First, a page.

Churning the Culture: Why Religion News is Always Bad

If the average person were asked to name the top religion stories of the
past year, chances are they'd remember a scandal involving a minister,
a battle over church-state relations, or maybe an assault on religious
people or their churches.

In his new book, HOW THE NEWS MAKES US DUMB, John Sommerville says there's
a reason why the media's coverage of religion is always so negative:
it's because religion and daily news simply don't mix.

We all remember the headlines about how outraged Hindu and Jewish leaders
became over the reports that Baptists were planning to pray for their
conversion.  The networks were all over that story.

Sex scandals involving clergy always make page one, so they're hard to
forget. And remember all those Y2K stories? Many focused on how those
crazy religious folks were stocking up on Spam, and bracing for the end.

Sommerville says there's a good reason why church controversies get
publicity, while good works go unnoticed. It's because religion and the
news are polar opposites in their approach to life.

"Religion celebrates what we believe to be settled and even eternal,"
Sommerville says. But the news is about change and excitement. So
reporters yawn when Christians go to church or volunteer at soup kitchens.

Before news became an industry, Sommerville writes, society was held
together, not by news, but by their cultures. People shared "fairly
settled assumptions about what was reasonable, natural, expected or
good." Scholars call this a culture's meta-narrative -- a narrative that
"binds our thinking."

In Western culture, the Bible provided this meta- narrative. Even
non-believers were familiar with its stories and ways of structuring
moral and social reality.

But the daily news industry changed all that. Those in the news
business tend to be far less religious than most Americans; and they're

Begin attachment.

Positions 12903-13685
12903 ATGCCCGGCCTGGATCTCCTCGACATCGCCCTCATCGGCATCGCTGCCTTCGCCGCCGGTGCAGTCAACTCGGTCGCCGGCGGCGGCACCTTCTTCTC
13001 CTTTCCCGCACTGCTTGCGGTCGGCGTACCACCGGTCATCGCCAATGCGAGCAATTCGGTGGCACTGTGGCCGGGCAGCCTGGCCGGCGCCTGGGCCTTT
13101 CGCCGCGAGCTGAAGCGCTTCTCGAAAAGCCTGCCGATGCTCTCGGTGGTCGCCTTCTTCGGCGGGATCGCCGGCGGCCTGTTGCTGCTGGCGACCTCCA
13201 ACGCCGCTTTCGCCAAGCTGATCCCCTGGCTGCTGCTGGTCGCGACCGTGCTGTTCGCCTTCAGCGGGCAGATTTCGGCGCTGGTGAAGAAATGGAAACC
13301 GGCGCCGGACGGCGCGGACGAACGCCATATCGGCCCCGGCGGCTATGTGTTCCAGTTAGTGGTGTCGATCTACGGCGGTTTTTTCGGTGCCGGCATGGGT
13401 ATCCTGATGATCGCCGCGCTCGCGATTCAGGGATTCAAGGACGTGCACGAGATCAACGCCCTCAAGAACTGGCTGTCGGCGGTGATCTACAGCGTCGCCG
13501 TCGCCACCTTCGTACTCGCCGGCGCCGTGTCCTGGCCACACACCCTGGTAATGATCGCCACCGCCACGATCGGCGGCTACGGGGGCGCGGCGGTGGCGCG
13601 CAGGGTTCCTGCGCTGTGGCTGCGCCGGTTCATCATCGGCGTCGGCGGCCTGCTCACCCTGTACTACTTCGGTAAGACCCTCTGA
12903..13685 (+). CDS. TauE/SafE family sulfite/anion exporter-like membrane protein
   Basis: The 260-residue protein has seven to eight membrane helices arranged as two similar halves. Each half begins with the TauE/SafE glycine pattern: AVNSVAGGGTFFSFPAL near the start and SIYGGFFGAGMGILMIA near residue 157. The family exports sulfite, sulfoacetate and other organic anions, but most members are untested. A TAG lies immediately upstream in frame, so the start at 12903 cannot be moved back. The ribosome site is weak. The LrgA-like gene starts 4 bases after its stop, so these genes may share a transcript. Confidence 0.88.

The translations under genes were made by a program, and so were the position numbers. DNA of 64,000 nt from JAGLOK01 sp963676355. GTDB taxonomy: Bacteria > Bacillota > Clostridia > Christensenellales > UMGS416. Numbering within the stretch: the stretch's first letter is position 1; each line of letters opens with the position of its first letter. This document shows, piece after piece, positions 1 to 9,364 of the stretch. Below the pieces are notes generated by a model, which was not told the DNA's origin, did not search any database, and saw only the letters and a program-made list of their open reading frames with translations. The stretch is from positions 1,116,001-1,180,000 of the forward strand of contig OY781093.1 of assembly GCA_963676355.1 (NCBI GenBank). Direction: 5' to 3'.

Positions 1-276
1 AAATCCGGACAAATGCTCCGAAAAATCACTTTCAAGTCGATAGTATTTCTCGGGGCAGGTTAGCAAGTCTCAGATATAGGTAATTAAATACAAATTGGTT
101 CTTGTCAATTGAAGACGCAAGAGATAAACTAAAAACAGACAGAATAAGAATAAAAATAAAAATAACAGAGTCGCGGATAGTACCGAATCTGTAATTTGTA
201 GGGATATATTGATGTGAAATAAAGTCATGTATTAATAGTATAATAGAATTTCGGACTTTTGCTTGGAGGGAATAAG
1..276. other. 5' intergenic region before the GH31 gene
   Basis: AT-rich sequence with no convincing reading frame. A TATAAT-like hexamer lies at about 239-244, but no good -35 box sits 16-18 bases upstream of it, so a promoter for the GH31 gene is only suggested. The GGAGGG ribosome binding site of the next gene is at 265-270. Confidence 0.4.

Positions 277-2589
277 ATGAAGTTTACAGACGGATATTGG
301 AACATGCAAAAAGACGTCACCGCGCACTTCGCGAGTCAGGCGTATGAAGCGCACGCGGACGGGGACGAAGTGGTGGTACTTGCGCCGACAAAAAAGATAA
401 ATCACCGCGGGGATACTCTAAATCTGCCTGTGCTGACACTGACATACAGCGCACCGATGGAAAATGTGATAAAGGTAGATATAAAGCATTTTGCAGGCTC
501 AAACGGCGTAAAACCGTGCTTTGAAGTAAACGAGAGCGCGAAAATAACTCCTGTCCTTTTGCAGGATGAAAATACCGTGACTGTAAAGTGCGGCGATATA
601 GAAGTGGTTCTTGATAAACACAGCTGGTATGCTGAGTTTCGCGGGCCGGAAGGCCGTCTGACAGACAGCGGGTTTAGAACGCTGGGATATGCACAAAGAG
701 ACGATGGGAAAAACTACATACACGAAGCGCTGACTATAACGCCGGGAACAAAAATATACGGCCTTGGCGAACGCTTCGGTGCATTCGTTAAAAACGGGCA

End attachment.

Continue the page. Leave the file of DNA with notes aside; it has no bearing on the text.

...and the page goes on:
distrustful of a culture built on the Judeo-Christian narrative. These
elites think it's their job to make us aware of the cultural restraints
on our thinking, Sommerville says. That's why they sponsor "a continuous
referendum on our cultural inheritance."

The result is that many people accept the idea that we should be
constantly re-evaluating what we believe and understand about the world --
including our religious beliefs.

It's proper for news outlets to raise questions about dominant ideas
-- to reform or reshape traditional culture. But news stories cannot
replace a culture's META-NARRATIVE, because, by its very nature,
the news gives priority to the shocking and the new. It is a cycle of
endless deconstruction.

The good news is that Americans are recognizing that the "news" is
becoming little more than vulgar entertainment, largely irrelevant to
our lives -- which is why it has so little impact.

In the end, Sommerville says, we must use news for the limited purposes
for which it is suited -- and realize our need for the more settled
culture the news constantly questions. We should balance our appetite for
daily news with a cultural diet rich in books, reflection, and discussion.

The news may make us dumb -- but reading and discussing great books,
especially the Bible, leads to the kind of wisdom that brings real

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